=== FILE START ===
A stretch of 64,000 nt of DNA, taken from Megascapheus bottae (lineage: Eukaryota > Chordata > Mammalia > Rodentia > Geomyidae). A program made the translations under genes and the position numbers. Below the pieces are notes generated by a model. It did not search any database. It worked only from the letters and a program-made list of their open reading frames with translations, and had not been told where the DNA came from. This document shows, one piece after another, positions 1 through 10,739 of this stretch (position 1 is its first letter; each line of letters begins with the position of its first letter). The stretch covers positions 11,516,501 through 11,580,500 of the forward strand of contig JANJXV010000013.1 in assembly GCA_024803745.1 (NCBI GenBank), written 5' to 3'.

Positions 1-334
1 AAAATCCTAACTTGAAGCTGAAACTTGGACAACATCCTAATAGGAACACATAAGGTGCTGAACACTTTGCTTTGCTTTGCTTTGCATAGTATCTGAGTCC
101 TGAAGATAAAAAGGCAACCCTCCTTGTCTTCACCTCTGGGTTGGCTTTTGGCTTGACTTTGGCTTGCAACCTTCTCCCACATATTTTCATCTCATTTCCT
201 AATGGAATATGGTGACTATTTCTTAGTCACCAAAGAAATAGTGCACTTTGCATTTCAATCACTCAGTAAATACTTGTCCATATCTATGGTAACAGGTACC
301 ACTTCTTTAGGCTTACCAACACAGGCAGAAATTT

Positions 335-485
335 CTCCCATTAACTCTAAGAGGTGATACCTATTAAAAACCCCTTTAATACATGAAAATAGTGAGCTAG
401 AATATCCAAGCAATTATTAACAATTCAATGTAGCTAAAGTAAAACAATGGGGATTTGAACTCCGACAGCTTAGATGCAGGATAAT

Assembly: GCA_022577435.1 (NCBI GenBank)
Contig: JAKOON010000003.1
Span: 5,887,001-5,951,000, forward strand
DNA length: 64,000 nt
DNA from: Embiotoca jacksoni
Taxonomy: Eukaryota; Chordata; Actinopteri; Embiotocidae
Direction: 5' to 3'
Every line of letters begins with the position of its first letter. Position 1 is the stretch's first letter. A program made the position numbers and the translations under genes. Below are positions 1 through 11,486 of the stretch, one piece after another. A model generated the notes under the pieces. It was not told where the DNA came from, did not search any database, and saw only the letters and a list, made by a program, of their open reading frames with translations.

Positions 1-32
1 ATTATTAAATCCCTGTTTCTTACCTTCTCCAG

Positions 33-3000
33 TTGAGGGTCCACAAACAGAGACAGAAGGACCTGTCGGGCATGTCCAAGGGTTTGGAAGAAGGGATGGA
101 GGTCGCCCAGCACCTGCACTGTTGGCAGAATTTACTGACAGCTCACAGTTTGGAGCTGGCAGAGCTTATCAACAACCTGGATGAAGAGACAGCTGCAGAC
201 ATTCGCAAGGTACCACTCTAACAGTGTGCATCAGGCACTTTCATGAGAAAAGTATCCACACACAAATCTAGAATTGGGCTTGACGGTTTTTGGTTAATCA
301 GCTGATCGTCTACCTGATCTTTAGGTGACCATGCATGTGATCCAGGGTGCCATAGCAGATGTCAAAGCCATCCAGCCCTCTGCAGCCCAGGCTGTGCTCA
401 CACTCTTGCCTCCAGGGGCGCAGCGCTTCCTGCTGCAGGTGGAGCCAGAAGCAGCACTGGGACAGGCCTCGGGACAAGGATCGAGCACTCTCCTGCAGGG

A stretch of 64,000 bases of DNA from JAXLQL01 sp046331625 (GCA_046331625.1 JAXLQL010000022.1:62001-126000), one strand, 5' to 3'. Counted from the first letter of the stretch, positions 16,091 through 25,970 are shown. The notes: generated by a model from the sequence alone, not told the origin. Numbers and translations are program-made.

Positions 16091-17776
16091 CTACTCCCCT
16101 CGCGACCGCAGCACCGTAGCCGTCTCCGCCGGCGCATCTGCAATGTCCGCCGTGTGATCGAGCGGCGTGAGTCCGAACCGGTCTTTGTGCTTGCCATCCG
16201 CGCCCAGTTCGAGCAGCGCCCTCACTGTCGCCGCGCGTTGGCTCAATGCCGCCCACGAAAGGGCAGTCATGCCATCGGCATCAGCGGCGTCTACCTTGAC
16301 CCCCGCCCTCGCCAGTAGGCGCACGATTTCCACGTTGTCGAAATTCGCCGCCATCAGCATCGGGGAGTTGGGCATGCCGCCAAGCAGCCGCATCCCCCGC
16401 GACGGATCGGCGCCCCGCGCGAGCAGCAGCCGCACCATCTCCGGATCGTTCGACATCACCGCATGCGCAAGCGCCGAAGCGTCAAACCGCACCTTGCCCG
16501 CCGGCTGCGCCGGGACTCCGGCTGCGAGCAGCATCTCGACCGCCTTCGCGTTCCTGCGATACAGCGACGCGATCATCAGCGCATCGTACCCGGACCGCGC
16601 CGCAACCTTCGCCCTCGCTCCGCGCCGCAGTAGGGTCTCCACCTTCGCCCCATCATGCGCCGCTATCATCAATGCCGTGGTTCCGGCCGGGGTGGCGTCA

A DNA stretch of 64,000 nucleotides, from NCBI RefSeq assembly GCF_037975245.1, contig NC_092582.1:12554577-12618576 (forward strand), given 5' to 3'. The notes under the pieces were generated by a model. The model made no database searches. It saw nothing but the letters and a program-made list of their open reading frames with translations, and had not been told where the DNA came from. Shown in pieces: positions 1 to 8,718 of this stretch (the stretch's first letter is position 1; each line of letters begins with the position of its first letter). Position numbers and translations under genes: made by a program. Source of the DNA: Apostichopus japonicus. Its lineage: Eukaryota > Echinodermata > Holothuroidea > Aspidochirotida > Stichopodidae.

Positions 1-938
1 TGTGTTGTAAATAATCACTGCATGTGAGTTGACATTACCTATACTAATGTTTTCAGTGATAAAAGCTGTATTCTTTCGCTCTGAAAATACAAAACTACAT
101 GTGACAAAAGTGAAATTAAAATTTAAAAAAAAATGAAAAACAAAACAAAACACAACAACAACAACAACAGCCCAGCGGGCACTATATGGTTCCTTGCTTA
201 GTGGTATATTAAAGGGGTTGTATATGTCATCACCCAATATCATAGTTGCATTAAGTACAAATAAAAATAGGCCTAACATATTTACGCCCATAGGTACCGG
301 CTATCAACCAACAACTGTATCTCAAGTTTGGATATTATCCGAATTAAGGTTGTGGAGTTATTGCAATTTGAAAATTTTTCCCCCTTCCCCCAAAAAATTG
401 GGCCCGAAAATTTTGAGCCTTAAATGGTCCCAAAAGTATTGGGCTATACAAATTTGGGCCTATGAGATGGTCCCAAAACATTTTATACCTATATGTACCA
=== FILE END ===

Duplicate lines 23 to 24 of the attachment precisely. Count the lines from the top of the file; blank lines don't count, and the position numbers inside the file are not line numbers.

201 ATTCGCAAGGTACCACTCTAACAGTGTGCATCAGGCACTTTCATGAGAAAAGTATCCACACACAAATCTAGAATTGGGCTTGACGGTTTTTGGTTAATCA
301 GCTGATCGTCTACCTGATCTTTAGGTGACCATGCATGTGATCCAGGGTGCCATAGCAGATGTCAAAGCCATCCAGCCCTCTGCAGCCCAGGCTGTGCTCA